# 3 Ways SaaS Companies Misunderstand Their Churn Numbers

Mar 15 · 4 min read

Note: Churn impacts every SaaS company and is the single biggest destroyer of the greatest lever of the business model: compounding growth. In this guest post, Clint Jackson, VP of Finance at BombBomb, walks us through the mistakes he’s made in measuring churn, what he’s learned and what he’s changed to get a handle on their true churn metrics.

By Clint Jackson, VP of Finance at BombBomb

All of our SaaS calculations are built around the idea of month-to-month payments and contracts. When you’re collecting subscriptions up front on an annual contract some of these calculations get distorted.

Here are a few lessons I wish I would have known, because they are mistakes I’ve made:

# High Growth + Annual Collections = Artificially Low Churn

When you primarily collect payment on your subscriptions up front on an annual basis, your churn is delayed a year, until the subscription becomes available for renewal.

MRR (or revenue) Churn = current period churned MRR / beginning of period MRR.

At this time your denominator of beginning of period MRR is much higher (that is, when you’re growing) than it was twelve months ago, causing you to calculate too low of a churn rate. This may feel great, but is ultimately misleading and not doing you any favors in managing the business.

To illustrate the point, see our example below of a company with a 75% annual MRR growth rate collecting 100% of subscriptions up front on annual contracts. The company is consistently churning 30% of subscriptions up for renewal.

You can see your system would calculate this as an annual churn of 22.8%, when in reality the churn is 30%, that’s a ~25% underestimation of your true churn rate, which, when compounded in your projections, can paint a picture far from reality.

I simplified this issue into a formula which can hopefully help you to estimate what your real churn is.

Cash Churn = MRR Churn * (1 + YOY Annual Growth rate) ^ (6/12)

Also, you can see it applied to the same figures below to convert back to cash churn. Cash churn is the term I use to define the churn affecting cash revenue (e.g. \$100 was up for renewal and \$70 renewed, so our cash churn is 30%).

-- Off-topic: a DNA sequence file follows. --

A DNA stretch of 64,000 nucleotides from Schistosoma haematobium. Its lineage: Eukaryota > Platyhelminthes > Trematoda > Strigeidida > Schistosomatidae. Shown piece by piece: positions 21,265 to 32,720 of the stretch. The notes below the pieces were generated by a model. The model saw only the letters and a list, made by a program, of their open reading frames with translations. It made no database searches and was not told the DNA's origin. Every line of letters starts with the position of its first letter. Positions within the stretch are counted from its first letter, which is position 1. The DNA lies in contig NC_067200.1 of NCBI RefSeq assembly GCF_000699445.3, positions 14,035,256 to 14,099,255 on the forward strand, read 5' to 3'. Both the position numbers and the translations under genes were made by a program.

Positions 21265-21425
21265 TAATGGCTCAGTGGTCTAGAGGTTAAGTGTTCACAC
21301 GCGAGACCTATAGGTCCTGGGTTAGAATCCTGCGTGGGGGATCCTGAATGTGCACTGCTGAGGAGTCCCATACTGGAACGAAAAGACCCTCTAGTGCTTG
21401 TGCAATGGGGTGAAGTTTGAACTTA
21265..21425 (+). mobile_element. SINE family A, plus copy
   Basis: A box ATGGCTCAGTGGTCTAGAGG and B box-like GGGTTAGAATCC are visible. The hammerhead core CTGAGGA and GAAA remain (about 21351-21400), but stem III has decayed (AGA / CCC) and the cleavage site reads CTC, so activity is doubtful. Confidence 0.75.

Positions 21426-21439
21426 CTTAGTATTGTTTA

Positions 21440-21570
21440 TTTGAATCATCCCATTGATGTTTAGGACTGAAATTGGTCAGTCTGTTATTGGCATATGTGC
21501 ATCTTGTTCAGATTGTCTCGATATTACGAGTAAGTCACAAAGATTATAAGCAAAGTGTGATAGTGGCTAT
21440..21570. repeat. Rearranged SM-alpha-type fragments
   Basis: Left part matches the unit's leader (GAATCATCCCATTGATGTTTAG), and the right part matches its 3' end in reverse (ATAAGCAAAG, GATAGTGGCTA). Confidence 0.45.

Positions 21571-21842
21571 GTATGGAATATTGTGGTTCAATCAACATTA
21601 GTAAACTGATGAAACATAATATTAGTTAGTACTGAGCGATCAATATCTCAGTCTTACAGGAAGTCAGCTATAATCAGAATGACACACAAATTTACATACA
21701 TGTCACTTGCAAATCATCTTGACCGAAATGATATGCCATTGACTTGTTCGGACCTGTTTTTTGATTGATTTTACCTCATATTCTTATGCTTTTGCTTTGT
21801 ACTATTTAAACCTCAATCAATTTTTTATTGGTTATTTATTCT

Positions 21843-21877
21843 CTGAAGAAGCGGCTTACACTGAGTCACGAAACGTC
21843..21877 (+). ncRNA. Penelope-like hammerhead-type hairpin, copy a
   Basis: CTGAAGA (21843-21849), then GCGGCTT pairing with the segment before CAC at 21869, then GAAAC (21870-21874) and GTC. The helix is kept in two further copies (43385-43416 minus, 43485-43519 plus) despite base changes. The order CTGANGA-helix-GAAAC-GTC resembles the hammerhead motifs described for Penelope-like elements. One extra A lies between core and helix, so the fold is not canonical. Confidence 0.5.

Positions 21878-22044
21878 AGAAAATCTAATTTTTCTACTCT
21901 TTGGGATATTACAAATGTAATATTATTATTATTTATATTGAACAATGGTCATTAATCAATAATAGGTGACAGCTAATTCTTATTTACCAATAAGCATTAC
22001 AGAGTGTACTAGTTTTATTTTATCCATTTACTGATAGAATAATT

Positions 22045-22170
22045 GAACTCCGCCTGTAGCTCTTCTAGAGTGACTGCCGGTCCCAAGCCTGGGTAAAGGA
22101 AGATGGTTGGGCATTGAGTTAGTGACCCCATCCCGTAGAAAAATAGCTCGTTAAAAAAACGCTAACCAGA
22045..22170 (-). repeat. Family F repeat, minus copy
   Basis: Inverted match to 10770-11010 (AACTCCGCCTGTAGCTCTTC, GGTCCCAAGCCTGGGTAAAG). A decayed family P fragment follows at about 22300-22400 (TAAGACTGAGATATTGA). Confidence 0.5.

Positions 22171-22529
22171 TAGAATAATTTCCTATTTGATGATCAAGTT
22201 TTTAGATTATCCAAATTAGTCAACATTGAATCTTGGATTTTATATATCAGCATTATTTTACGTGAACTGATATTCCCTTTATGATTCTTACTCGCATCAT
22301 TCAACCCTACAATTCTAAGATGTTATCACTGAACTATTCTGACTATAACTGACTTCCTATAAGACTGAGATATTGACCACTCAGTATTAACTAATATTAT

Of course, there are other variables which would cause this formula to be less accurate — % collected annually, seasonality, etc. — but it’s certainly useful for estimates.

# Accelerating Growth = Artificially Improving Churn

Same concept as above, if you’re growing faster and faster your churn will show improvement when it’s really not improving. The example below shows a company going from 26% YoY growth to 75% YoY growth, all annual contracts and all while maintaining a consistent real annual churn of 30%. You can see the churn rate is inversely related to the growth rate.

Inversely if your YoY growth is slowing you can expect to see a worsening trend on the churn.

# Seasonality Distorts Your Churn Numbers

If you’re collecting annual contracts you likely don’t have a perfectly linear line for your renewals, due to seasonality, promotions, product releases, etc.

If you were to graph your subscriptions up for renewal by month it will probably look something like this:

If you apply a consistent 30% annual churn to those subscriptions you can see how a system would calculate churn month by month. Essentially, the periods with a higher amount of subscription renewals would result in a higher calculated churn rate and vise versa.

Clint Jackson is the VP of Finance at BombBomb, a marketing platform where users can make, send, and track the results of traditional emails.

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